Jewish Community Cautious as U.S. Attack on Syria Looms Large

Echoes of Iraq War Debacle Still Ring in Ears

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By Nathan Guttman

Published August 27, 2013, issue of September 06, 2013.
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America’s organized Jewish community has long been united in its abhorrence of the dictatorship ruling Syria. Yet it has been notably hesitant and, at times, muted in reacting to the large-scale chemical weapons attack allegedly carried out by loyalists of Syria’s president, Bashar al-Assad.

Despite the community’s strong opposition to any use of nonconventional weapons, Jewish activists have sat on the sidelines of the intense debate, provoked by shocking footage showing scores of men, women and children apparently suffering from nerve gas poisoning in Syria.

“The Jewish community is cautious,” acknowledged Abraham Foxman, national director of the Anti-Defamation League.

Foxman said that he himself supports an American military move in response to the use of chemical weapons. But his organization, like most other Jewish groups, refrained from making public statements on the issue. “There is a sensitivity of not jumping ahead of the administration,” Foxman said, tying this sensitivity to “the Jewish community’s experience of being falsely accused of things it hasn’t done.”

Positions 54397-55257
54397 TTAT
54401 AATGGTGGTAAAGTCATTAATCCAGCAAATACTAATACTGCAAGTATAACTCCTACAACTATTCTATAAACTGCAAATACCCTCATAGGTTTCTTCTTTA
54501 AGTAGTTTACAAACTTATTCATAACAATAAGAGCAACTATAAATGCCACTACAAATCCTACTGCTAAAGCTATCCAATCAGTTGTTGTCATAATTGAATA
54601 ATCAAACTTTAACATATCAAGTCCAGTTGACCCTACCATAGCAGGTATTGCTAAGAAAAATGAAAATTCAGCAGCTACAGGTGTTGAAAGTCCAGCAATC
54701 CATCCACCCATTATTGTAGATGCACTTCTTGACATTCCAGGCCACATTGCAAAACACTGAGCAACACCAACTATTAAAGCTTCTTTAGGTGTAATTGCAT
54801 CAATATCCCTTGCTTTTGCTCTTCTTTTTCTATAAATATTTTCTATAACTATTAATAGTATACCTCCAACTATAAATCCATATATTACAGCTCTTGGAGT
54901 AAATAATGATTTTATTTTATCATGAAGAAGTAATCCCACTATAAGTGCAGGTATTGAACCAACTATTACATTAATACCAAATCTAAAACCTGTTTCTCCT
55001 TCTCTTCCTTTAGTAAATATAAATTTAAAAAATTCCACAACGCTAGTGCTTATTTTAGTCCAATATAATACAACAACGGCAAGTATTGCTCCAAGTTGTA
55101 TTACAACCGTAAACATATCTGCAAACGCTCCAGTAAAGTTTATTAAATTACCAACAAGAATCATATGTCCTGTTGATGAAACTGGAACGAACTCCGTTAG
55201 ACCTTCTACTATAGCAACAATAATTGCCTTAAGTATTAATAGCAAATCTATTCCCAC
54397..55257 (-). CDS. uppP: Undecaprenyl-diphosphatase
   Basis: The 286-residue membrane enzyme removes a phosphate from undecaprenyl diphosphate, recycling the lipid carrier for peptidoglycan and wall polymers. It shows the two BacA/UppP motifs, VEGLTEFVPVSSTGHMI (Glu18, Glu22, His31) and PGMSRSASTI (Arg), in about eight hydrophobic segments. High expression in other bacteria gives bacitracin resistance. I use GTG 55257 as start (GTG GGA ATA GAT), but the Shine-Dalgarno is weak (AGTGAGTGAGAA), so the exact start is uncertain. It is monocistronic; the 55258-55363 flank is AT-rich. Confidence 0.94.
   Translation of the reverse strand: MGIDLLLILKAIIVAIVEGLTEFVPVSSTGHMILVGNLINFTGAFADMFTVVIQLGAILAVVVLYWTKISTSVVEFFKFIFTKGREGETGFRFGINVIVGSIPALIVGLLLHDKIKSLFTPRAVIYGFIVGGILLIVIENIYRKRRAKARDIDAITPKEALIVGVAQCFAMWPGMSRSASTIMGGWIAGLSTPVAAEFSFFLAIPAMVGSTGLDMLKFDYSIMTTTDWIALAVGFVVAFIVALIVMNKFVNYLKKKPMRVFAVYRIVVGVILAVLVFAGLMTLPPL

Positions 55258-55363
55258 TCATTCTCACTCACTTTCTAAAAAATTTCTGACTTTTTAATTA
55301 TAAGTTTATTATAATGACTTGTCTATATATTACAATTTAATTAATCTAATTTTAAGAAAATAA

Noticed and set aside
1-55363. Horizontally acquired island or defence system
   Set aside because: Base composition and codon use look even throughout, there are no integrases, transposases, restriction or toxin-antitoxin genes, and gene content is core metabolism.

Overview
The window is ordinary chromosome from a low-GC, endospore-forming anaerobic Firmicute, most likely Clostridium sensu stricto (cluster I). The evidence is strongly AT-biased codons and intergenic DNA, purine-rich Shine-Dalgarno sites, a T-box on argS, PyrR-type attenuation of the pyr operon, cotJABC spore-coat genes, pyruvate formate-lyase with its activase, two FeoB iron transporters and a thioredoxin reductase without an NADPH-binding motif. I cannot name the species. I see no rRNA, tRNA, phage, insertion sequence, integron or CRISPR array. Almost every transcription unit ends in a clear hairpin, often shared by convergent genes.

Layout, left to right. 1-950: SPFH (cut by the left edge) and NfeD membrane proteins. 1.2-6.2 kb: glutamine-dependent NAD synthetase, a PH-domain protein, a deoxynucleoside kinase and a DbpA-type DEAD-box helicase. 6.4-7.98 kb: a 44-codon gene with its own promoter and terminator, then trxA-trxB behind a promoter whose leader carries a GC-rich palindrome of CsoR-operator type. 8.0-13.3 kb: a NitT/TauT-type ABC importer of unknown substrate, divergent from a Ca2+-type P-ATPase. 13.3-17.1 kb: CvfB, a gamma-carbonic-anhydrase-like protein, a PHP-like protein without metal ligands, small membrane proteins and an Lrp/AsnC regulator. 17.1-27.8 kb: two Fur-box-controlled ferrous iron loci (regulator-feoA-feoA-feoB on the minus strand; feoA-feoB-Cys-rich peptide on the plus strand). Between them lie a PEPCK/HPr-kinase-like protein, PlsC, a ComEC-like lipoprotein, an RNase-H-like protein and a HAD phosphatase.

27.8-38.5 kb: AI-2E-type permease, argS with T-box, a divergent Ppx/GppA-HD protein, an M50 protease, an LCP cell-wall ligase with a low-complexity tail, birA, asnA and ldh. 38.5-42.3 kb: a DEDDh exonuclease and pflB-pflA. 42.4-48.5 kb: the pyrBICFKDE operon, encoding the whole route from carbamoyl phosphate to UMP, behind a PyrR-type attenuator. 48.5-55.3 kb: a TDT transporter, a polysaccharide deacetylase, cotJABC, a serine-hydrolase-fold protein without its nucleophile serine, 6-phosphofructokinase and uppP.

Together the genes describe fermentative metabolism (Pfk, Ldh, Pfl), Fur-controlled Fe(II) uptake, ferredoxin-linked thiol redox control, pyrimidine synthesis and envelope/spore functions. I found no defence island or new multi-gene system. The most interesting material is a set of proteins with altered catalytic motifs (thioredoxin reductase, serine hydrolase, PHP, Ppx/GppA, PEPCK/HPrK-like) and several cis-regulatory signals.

These accusations date back to the 2003 American invasion of Iraq, when critics accused the Jewish community of pushing America to launch the military campaign in order to benefit Israel.

Despite the claims, the organized Jewish community never endorsed the Iraq War, and in fact, most rank-and-file American Jews opposed the move. Similar accusations were made in recent years, when discussing America’s options for dealing with Iran’s nuclear ambitions. In this case, many Jewish activists have emphasized the importance of keeping the military option on the table.

The August 21 attack on a suburb of Damascus, held by the rebels, killed, according to the opposition, more than 1,300 men, women and children. The worldwide condemnation that followed videos and photos of wounded Syrian civilians, including children who died in their sleep as a result of the apparent sarin nerve gas attack, has pressured President Obama to act. Many calling for military action cite his warning a year earlier that Syria’s use of chemical weapons constituted a red line for the United States.


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